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ERIC Number: ED104127
Record Type: RIE
Publication Date: 1970-Dec
Reference Count: 0
The Development of Base Syntax in Normal and Linguistically Deviant Children. Papers and Reports on Child Language Development, No. 2.
Morehead, Donald; Ingram, David
Journal of Speech and Hearing Research, v16 n3 p330-351 Sep 1973
Language samples of 15 young normal children actively engaged in learning base syntax were compared with samples of 15 linguistically deviant children of a comparable linguistic level. Mean number of morphemes per utterance was used to determine linguistic level. The two groups were matched according to five linguistic levels previously established and grammars were written for the language sample of each child. Five aspects of syntactic development were chosen as the basis of comparison between the two groups: phrase structure rules, transformations, construction (or sentence) types, inflectional morphology, and minor lexical categories. While few significant differences were found for the more general aspects of syntax, such as phrase structure rules, frequently occurring transformations, inflectional morphology, and the development of minor lexical categories, significant differences were found for the less general aspects of syntax. For example, significant differences were found between the two groups for infrequently occurring transformations and the number of major syntactic categories per construction type. In addition, the deviant group also showed a marked delay in the onset and acquisition time for learning base syntax. These results are discussed according to translational and cognitive developmental theory. (Author/JSHR)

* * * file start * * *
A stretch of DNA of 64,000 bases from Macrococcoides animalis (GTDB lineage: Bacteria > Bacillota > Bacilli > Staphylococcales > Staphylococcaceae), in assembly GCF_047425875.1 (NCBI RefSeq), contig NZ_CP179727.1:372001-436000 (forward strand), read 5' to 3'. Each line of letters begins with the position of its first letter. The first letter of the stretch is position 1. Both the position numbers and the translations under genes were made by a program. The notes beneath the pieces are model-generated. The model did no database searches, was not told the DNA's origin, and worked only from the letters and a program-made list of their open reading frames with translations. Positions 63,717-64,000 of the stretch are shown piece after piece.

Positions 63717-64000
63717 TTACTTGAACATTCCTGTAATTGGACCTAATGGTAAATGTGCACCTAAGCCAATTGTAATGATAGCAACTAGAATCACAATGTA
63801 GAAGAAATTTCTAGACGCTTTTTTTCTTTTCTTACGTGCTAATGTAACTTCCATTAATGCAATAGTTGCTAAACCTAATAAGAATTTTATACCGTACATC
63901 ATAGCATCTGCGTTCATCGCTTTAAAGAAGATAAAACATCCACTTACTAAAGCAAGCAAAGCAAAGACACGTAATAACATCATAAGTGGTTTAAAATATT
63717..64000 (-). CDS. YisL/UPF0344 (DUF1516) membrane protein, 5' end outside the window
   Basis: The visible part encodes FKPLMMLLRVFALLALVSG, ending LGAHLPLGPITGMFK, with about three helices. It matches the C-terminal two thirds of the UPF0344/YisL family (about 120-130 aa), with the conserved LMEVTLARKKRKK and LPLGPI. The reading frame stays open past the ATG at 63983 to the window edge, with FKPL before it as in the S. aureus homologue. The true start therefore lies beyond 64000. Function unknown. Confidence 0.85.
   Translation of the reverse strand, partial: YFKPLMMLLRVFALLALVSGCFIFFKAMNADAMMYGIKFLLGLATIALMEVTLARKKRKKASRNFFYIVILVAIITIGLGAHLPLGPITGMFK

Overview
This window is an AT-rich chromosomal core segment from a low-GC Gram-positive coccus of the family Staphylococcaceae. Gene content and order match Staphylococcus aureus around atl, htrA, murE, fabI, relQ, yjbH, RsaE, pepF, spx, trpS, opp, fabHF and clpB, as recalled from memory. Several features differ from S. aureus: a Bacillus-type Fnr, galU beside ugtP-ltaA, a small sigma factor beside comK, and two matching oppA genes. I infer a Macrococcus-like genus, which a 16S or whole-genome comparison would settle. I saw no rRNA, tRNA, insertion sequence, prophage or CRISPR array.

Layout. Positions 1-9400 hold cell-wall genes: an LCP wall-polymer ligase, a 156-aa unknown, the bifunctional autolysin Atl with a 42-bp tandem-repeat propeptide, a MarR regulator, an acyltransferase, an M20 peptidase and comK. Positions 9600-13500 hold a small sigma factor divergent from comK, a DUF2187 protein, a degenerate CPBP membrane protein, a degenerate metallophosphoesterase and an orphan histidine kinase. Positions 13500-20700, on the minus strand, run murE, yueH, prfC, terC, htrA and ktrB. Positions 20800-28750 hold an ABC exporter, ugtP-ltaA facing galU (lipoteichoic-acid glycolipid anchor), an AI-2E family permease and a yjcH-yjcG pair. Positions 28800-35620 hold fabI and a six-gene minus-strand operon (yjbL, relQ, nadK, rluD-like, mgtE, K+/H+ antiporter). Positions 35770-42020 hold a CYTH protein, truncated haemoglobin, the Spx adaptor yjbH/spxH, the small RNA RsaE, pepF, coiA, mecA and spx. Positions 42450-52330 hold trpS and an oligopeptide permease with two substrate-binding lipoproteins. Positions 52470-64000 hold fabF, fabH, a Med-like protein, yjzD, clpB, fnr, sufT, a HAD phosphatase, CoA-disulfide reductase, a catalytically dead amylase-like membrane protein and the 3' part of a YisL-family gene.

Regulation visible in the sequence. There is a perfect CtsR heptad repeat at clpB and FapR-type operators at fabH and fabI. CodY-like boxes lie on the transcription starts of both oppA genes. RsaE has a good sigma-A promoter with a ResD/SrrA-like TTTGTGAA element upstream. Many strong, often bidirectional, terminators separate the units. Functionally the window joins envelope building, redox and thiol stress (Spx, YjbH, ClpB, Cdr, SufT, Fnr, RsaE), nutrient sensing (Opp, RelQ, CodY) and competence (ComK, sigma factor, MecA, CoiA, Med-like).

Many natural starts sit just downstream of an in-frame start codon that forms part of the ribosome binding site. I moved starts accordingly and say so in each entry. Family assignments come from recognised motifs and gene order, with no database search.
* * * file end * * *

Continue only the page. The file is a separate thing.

Descriptors: Aphasia, Child Language, Cognitive Development, Language Acquisition, Language Handicaps, Language Learning Levels, Linguistic Theory, Psycholinguistics, Syntax, Transformational Generative Grammar
American Speech and Hearing Association, 9030 Old Georgetown Road, Washington, D.C. 20014
Publication Type: Journal Articles
Education Level: N/A
Authoring Institution: Stanford Univ., CA. Committee on Linguistics.